Chapter Seven shares how a teacher educator teaches against Islamophobia and provides resources for teaching about Islam and Muslims. Centering around the topic of the Natives, Chapter Eight confronts colonial blindness through an indigenous studies lens, and Chapter Thirteen presents a film-based unit with teaching resources to help preservice teachers develop content knowledge about the American Indian boarding schools. Chapter Nine discusses meat production and argues that elementary school is the ideal place to explore issues relating to how animals are treated. Chapter Ten reveals a redesigned elementary social studies methods course featuring Rosa Parks, showing preservice teachers the controversial nature of Parks’ work. Chapter Twelve explores various definitions of patriotism and shares successful teaching strategies, such as using patriotic posters, photos, and films, analyzing textbooks, and teaching patriotism through wars. All chapters in this section present strong rationales for why these topics should be included in social studies methods courses.


The third section provides ideas and resources for classroom teachers, encouraging them to engage elementary students in controversial conversations. Four chapters in this section explore race (Native, Mexican, Asian, and African American) with another two focusing on LGBTQ issues and genocide, respectively. Using critical pedagogy and multiculturalism as its theoretical framework, Chapter Fourteen promotes the teaching of the Dakota Access Pipeline to promote students’ understanding of the intersectionality of environmental and social justice issues. Chapter Sixteen explores discrimination against Mexican Americans in American schools and provides curricular activities for teaching the historical achievements and contributions of Latinx people. Likewise, in Chapter Seventeen, the authors discuss the underrepresentation of Asian American history in classrooms, using vignettes from a second-grade classroom to demonstrate teaching methods for this topic. Chapter Eighteen discusses the use of historical fiction for teaching American slavery, Chapter Fifteen utilizes queer theory and communitarian citizenship to discuss LGBTQ issues, and Chapter Nineteen discusses the rationale and resources for teaching genocide.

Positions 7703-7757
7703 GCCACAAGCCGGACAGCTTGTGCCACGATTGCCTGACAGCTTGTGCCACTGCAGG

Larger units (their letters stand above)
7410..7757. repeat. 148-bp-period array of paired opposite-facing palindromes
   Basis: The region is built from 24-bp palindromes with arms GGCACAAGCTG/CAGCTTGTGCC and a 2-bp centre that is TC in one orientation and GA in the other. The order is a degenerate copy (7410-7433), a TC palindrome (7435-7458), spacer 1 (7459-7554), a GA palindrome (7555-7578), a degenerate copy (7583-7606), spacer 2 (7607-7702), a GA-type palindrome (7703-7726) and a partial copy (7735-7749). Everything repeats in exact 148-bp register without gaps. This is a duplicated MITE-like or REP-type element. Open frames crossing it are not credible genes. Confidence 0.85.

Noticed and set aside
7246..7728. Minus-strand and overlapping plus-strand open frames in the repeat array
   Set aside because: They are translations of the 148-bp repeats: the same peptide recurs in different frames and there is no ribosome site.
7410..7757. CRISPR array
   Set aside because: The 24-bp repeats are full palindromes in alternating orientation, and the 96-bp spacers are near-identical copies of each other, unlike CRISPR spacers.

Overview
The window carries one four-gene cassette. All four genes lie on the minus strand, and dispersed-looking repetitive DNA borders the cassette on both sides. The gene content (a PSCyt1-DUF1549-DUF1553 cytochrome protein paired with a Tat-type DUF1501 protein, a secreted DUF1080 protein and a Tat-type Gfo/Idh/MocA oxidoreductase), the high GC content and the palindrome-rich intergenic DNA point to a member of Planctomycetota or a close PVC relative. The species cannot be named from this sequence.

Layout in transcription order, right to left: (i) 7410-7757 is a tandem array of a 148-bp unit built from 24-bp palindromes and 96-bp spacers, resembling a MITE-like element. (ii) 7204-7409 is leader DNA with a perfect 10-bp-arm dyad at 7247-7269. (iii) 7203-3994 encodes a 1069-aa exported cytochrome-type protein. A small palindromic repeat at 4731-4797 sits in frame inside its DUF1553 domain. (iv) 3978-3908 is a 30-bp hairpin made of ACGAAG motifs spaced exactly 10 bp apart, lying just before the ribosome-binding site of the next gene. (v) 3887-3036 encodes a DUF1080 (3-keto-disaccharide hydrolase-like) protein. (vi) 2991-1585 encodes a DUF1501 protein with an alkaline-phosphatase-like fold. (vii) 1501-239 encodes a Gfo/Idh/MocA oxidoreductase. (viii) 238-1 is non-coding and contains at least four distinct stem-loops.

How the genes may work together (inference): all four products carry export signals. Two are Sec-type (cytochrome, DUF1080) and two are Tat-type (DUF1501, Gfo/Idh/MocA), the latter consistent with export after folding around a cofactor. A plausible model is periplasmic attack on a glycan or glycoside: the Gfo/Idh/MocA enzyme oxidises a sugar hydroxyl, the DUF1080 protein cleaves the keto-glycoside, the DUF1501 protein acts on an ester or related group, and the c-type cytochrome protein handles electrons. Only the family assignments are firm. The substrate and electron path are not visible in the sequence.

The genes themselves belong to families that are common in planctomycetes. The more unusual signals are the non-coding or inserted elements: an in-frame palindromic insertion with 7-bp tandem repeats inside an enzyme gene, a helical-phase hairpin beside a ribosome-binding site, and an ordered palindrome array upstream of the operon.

Since the third section targets classroom teachers and intends to show them “how to challenge young learners to engage controversial issues” (p. xxiii), it could have been less theoretical and more practical, providing actual teaching strategies and/or lesson plans, including standards, detailed teaching procedures, assessments, and students’ responses.


The text’s tone is consistently strong and passionate throughout. Most of the authors are higher education faculty, but classroom teachers and doctoral students are also represented. However, most authors are from larger cities, with teaching ideas and topics perhaps reflecting more freedoms and facilities than those found in smaller or more traditional areas. Admittedly, these topics are difficult to teach in any area, and the authors could have given more examples, or a variety of examples, that correspond to more teachers’ situations.


In sum, classroom teachers, graduate students, and teacher educators seeking innovative ways to engage students in critical and controversial discussions in elementary and elementary social studies methods classrooms will find (Re)Imagining Elementary Social Studies to be a resource that will fuel, or reignite, passion and interest.

 

 

 

 





Cite This Article as: Teachers College Record, Date Published: May 10, 2019
https://www.tcrecord.org ID Number: 22794, Date Accessed: 12/8/2021 5:00:47 AM